Refresh your chickadee indentification skills
Whether you are watching birds in Alaska or Saskatchewan, California or Colorado, Maine or Mississippi, chances are youve seen a chickadee lately. The chickadee is one of the most familiar and endearing birds in North America. Its diminutive size, cheerful voice, attractive coloring, and its willingness to alight on your feeders (and sometimes your hand) make it a charming winter visitor.
In case youre wondering which chickadee youre seeing, this article will help you sort out which species are found where and how you can tell them apart based on their appearance, geographic location, and habitat.
Chickadees are some of the most frequently observed birds in Project FeederWatch. Indeed, of the seven chickadee species that breed in North America, five are commonly reported by FeederWatchers: Black-capped Chickadee, Carolina Chickadee, Boreal Chickadee, Chestnut-backed Chickadee, and Mountain Chickadee. Two others, the Mexican Chickadee and the Siberian Tit, also breed in North America but as yet have not been reported by FeederWatchers (see "The Chickadee Challenge").
Visual CuesAll chickadees are diminutive in size, ranging from 4.5 inches (Carolina Chickadees) to 5.5 inches (Boreal Chickadees). They all have a small, sharp beak, a dark crown and bib, whitish cheeks, gray or brownish upperparts, and off-white underparts with a variable amount of buff on their flanks.
Chickadees are often described as either "black-capped" or "brown-capped." The black-capped chickadees include (you guessed it) Black-capped Chickadees, Carolina Chickadees, and Mountain Chickadees. The brown-capped chickadees include Boreal and Chestnut-backed chickadees.
"FeederWatchers Notebook" points out the distinguishing marks of Black-capped and Carolina chickadees, because these species are the most confusing to eastern bird watchers. Because they overlap in appearance as well as geographic distribution, these birds are often misidentified. For these two species of black-capped chickadees, clues of distinction include the bib and the inner greater coverts of the wing. To learn more about the field marks on these chickadees, see "FeederWatchers Notebook" below.
The other three chickadees are rather distinctive. The Mountain Chickadee is similar to the Black-capped Chickadee, but it has an obvious white line over the eye that interrupts its black cap. The Boreal Chickadee has a dull brown cap and bright orange-cinnamon flanks. Its white forecheek darkens to a pale gray. The Chestnut-backed Chickadee has a dark brown cap and chestnut-colored back and flanks. It also has white cheeks and distinctive dark gray wings.
The dark cap and dark bib with white cheeks make each of these birds easy to distinguish as chickadees. Correctly identifying the species, however, can be more challenging in some areas of North America; thus, FeederWatchers must be aware of differences in the geographic ranges and habitats of each species. For more information about these birds, see Chickadees, Tits, Nuthatches, and Creepers by Simon Harrap and David Quinn.
If you have any doubts as to which species of chickadee youre seeing, find out which species is most common in your area. Figures 1 through 5 on page 6 show the ranges of the five FeederWatch chickadee species. If you live in the Southeast, chances are you see Carolina Chickadees; if youre in Arizona, chances are you see Mountain Chickadees.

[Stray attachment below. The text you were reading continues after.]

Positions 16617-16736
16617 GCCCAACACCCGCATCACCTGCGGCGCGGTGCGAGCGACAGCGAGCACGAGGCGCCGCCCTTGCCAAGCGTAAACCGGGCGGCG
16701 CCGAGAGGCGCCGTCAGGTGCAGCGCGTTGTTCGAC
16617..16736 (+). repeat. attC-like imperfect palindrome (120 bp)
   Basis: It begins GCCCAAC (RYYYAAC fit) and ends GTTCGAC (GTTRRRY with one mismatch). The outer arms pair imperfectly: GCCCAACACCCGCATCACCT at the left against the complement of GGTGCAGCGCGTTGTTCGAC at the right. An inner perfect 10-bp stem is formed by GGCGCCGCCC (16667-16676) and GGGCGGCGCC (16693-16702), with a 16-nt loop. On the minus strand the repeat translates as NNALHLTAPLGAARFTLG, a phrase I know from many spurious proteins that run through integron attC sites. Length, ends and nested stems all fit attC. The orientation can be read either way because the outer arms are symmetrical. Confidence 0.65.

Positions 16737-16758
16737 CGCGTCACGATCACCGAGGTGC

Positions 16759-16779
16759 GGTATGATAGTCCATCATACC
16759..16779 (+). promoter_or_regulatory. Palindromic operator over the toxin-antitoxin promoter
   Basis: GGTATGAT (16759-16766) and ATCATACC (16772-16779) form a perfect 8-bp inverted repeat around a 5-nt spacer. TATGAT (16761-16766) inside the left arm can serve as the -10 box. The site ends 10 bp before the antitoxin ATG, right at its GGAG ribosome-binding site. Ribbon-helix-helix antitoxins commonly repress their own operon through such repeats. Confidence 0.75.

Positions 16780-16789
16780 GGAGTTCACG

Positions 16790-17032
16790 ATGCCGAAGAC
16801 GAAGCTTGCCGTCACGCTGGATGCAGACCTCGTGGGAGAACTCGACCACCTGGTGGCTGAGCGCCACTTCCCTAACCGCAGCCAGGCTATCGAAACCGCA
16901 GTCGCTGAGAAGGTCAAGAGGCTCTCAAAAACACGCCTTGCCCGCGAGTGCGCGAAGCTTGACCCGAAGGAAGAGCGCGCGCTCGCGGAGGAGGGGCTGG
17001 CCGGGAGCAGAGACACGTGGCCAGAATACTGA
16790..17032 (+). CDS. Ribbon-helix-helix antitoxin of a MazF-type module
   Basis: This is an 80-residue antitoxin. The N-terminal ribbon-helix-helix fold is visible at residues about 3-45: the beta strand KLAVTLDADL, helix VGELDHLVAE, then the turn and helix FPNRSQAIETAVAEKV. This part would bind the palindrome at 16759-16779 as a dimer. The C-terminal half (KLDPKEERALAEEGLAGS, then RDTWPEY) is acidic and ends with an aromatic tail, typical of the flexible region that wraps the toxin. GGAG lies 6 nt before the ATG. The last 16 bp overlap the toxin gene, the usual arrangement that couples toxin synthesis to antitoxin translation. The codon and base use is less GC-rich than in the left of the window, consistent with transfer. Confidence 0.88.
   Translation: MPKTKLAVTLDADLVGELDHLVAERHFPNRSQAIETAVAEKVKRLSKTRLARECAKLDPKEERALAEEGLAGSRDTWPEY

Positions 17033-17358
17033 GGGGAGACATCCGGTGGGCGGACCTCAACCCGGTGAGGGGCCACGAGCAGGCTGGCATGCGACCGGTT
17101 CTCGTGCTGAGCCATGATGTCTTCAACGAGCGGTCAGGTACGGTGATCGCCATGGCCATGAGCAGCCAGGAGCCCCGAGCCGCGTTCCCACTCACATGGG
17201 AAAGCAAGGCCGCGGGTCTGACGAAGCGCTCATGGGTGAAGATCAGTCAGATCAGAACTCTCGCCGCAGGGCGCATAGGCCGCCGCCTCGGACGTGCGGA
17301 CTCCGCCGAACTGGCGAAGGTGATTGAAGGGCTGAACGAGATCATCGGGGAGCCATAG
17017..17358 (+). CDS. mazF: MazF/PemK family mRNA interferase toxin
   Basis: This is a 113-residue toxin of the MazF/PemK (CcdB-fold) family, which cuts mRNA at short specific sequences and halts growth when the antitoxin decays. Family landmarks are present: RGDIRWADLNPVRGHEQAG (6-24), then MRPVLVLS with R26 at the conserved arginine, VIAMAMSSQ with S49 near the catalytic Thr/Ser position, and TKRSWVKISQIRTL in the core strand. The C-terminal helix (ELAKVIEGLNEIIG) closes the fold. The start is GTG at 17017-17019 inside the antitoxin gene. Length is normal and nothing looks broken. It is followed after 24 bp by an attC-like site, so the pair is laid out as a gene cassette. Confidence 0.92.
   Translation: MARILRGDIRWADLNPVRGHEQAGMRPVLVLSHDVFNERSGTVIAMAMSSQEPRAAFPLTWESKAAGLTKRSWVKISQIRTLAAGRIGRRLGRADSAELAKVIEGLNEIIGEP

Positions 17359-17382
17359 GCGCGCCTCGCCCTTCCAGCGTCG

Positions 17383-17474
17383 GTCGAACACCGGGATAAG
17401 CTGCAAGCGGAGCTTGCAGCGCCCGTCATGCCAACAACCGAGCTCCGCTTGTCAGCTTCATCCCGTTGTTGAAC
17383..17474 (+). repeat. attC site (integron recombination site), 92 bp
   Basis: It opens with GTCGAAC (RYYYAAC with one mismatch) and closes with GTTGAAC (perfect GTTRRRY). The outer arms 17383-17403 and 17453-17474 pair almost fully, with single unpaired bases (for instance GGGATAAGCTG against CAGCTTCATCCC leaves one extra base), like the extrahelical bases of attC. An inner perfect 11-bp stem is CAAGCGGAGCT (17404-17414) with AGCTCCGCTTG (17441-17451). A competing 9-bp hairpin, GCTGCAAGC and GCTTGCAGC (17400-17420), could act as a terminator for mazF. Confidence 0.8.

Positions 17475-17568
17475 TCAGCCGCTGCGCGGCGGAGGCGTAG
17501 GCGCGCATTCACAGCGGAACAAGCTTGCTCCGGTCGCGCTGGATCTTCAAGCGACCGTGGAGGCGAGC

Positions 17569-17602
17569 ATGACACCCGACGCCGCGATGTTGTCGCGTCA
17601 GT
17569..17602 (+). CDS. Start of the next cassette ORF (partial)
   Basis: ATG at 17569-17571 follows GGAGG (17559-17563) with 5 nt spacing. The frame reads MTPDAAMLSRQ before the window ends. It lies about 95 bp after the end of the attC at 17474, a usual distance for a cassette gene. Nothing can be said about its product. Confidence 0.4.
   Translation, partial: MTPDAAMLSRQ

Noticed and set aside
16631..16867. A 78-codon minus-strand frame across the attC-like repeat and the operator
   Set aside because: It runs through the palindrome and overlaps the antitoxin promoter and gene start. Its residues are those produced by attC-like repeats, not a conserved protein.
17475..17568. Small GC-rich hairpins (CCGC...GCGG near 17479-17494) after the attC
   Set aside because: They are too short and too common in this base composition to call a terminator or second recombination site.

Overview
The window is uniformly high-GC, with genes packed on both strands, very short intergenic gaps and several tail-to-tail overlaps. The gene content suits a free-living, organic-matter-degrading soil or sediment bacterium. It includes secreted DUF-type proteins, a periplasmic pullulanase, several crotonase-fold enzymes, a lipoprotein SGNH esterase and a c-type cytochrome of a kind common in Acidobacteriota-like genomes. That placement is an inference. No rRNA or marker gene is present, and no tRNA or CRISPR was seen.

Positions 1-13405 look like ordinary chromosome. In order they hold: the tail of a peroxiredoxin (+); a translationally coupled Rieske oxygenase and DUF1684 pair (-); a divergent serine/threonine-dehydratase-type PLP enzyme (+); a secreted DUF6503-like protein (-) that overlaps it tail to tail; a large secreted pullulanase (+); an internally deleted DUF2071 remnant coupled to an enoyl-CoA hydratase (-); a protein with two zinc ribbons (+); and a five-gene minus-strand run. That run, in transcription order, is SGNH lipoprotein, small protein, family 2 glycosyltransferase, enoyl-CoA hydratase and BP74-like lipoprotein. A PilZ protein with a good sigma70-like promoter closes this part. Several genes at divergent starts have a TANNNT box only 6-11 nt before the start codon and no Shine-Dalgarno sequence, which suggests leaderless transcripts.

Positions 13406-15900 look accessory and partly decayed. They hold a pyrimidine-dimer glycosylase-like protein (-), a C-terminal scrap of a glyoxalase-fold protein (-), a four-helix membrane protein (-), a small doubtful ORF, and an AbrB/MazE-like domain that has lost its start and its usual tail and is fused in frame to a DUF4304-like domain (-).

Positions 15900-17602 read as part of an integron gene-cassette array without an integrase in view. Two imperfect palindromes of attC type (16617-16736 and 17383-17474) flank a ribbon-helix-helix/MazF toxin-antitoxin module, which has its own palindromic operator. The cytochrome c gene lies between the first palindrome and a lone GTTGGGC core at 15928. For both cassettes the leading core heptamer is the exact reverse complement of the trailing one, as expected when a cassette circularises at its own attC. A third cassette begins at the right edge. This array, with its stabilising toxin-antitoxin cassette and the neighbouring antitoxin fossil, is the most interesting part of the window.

But if you live in an area where the geographic ranges of species overlap, as in the North and West and in a narrow band along the central eastern United States (see Figure 6), it might not be so easy to distinguish between chickadees. For example, Carolina and Black-capped chickadees are known to hybridize in the narrow band where their ranges overlap (Figure 6). In winter, when Black-capped Chickadees disperse southward, this area of overlap becomes wider. In this zone—which ranges from 9 to 19 miles in width and extends from New Jersey west through Kansas—it is extremely difficult to distinguish between the two species. Although the songs of these species are usually quite distinctive, even they wont do the trick every time. Chickadees have been known to imitate each others songs, and hybrids can perform both repertoires. Luckily, where two species of chickadee overlap, they often occupy very different habitats.
Habitat Differences Among the Chickadees
Chickadees, Black-capped or black-capped?
If you live in the eastern United States, the most difficult chickadee identification you will encounter is that between the Black-capped Chickadee and the Carolina Chickadee. These two black-capped species look so similar that unless viewing conditions are optimal, you should depend on your geographic location to tell you which chickadee you are seeing: if you are north of the zone of overlap (see Figure 6), youre probably seeing a Black-capped Chickadee. If you are south of the zone, you are probably seeing a Carolina Chickadee. And if you are in or near the zone of overlap, then your best bet is to call your chickadees "mixed Carolina and Black-capped chickadees" on your FeederWatch checklist. For those who are up to the challenge of distinguishing the two chickadees, see "FeederWatchers Notebook" for hints.
So, if you are watching birds for fun, by all means enjoy the flitting and fleeting chickadees without assigning names to them. But if you are reporting your data to Project FeederWatch or another monitoring program, pay close attention to the suite of clues that accompany your chickadee sighting: namely, the birds appearance, geographic location, and habitat. These clues, when used in concert, are usually enough to tell the chickadees apart.